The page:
After having tried to arrive at some fundamental insights, let us now take a look at the possibilities and risks of traffic-related EDP.
First of all we have to clarify the meanings of “possibility” and “risk”. A risk looms large behind everything that seems to be a possibility. Thus possibilities and risks are two sides of the coin. If we consider only the possibilities of EDP without keeping its risks in mind, fundamental issues will be ignored (and vice versa). Both aspects together form a comprehensive picture. Let me therefore cite some crucial examples for possibilities and risks.
Nowadays the information systems that we encounter are networks. This has become a fundamental principle of these systems. It is generally regarded as an improvement, and rightly so. Isolated information islands no longer exist. Data exchange between heterogeneous applications via the world wide networks has become common practice instead. The internet and the vision of a “semantic web”, a network that has been given a well-defined meaning which facilitates information exchange, has been very explicitly demonstrated by the W3C-consortium. This was the brainchild of Tim Berners-Lee, who, along with Robert Caillau, was one of the two “fathers” of the World Wide Web. Tim Berners-Lee is convinced that this technology does not have any inherent meaning and so requires meaning to be fed into it. Sense is connected to meaning, and this meaning needs to be anchored to the World Wide Web. At present, this is one of the most exciting issues in legal informatics. The German world of jurisprudence has not yet adequately realized the importance of this issue, and consequently our field of research still lies outside the scientific mainstream. If these keywords should appear to be too cryptic, help can be obtained from the W3 websites which can be consulted as one would a large library.
The Cooperative Connection
Nowadays, individual EDP systems are part of a cooperative coherent system (and can only be adequately understood as such). This fact is a chance and is also a central risk. It is essential to find a framework where the risks and the possibilities are properly balanced. This postulate refuses an “either / or” logic. In contrast to this, we often encounter EDP discussions that are, strictly speaking, structured according to this logic. This strategy is methodically misleading . My lecture therefore intended to show that EDP in traffic matters is essential, not for its own benefit and not as an arbitrarily implemented device, and that it is imperative to find a balance between divergent expectations and objectives. It would be a great achievement if this principle could underlay any discussion about the use of EDP in legal matters.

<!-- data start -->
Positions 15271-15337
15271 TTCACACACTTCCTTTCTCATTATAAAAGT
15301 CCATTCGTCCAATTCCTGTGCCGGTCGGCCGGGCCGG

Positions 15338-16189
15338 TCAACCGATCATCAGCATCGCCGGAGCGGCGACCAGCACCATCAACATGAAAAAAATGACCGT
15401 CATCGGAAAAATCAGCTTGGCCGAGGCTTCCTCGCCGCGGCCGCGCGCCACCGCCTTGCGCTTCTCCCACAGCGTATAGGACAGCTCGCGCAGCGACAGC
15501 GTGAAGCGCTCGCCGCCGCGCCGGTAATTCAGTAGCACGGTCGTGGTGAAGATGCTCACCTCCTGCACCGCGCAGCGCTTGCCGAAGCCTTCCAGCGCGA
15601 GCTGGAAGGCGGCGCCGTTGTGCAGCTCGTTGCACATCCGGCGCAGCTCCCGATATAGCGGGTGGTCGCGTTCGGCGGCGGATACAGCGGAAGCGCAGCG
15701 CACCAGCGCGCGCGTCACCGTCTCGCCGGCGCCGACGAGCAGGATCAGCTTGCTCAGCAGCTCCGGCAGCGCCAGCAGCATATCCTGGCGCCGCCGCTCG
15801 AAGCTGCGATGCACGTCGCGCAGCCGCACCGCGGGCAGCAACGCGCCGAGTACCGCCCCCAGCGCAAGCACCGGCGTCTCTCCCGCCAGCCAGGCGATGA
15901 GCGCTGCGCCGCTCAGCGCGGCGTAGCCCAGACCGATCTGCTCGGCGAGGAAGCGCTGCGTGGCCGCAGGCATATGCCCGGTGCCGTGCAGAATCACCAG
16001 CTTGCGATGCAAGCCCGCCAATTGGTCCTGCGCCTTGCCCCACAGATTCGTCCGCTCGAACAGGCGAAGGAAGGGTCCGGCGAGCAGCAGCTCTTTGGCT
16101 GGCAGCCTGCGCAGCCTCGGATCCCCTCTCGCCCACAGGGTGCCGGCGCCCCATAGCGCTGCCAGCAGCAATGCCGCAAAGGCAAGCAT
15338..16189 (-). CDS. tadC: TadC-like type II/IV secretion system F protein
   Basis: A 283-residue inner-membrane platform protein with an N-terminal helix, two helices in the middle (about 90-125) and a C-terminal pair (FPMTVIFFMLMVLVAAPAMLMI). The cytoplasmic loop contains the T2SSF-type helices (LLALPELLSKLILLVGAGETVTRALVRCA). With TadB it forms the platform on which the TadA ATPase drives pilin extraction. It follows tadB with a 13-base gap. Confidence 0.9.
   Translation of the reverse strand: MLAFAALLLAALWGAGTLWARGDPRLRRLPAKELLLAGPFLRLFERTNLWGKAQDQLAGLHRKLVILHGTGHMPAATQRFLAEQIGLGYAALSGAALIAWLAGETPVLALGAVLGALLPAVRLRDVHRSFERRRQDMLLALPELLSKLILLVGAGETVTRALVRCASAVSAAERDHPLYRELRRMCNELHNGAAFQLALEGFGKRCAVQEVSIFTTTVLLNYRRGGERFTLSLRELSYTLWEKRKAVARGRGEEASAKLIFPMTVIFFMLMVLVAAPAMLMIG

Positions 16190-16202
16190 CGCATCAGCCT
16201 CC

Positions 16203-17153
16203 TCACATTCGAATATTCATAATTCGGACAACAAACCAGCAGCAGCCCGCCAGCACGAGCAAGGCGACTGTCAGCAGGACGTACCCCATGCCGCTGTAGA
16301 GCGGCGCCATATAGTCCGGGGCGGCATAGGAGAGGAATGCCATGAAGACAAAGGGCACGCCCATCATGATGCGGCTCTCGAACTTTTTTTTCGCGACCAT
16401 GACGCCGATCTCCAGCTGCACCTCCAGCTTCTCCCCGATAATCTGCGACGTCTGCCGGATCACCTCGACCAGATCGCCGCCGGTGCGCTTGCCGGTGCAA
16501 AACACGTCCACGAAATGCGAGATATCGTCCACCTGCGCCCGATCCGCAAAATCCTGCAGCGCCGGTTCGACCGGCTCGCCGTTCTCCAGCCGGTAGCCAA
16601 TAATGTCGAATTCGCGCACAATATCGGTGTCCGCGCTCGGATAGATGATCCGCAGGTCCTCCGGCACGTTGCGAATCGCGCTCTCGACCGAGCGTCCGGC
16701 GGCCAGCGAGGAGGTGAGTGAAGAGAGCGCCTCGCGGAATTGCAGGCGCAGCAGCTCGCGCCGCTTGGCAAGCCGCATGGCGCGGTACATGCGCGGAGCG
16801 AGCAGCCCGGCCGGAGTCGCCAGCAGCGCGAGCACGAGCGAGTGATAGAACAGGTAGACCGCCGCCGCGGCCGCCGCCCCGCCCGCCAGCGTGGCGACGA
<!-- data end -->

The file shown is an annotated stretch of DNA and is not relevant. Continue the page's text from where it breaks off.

The Language of Images
Another further mixture of possibilities and risks is presented in the way we handle images. At the entrance of this hall we encountered an interesting technology which serves to visually reconstruct road accidents. When looking at these images, we are reminded of dialectics in the classical sense of the word: On the one hand, we are encountering a useful technology, a possibility. On the other hand, there are also risks lurking here. Images, as we all know, exert a powerful influence on us. Since we tend to succumb to this principle, we live in the age of visualization. In American traffic courts, the reconstruction of road accidents is shown in film form. The illusion that is thereby created is that reality has been captured and brought into the court room, an illusion which is clearly not true. Images are only reflections of reality, not reality itself. The images follow their own suggestive rhetoric. Prof. Kroeber-Riel, my colleague from Saarland University, is the author of a work of reference entitled “Visuelle Kommunikation” (Visual Communication). If we cease to be aware of the difference between reality and images, and if we don’t reflect on it in a nuanced way, then a dangerous application of technology with unpredictable consequences may occur. As this trend towards visualization does not yet play a predominant role in legal procedures in Germany, there is still enough time left for us to prepare for it through preparatory reflection. This might be a common issue for the association’s symposium on traffic and the Association of Computing in the Judiciary: The language of images in traffic matters.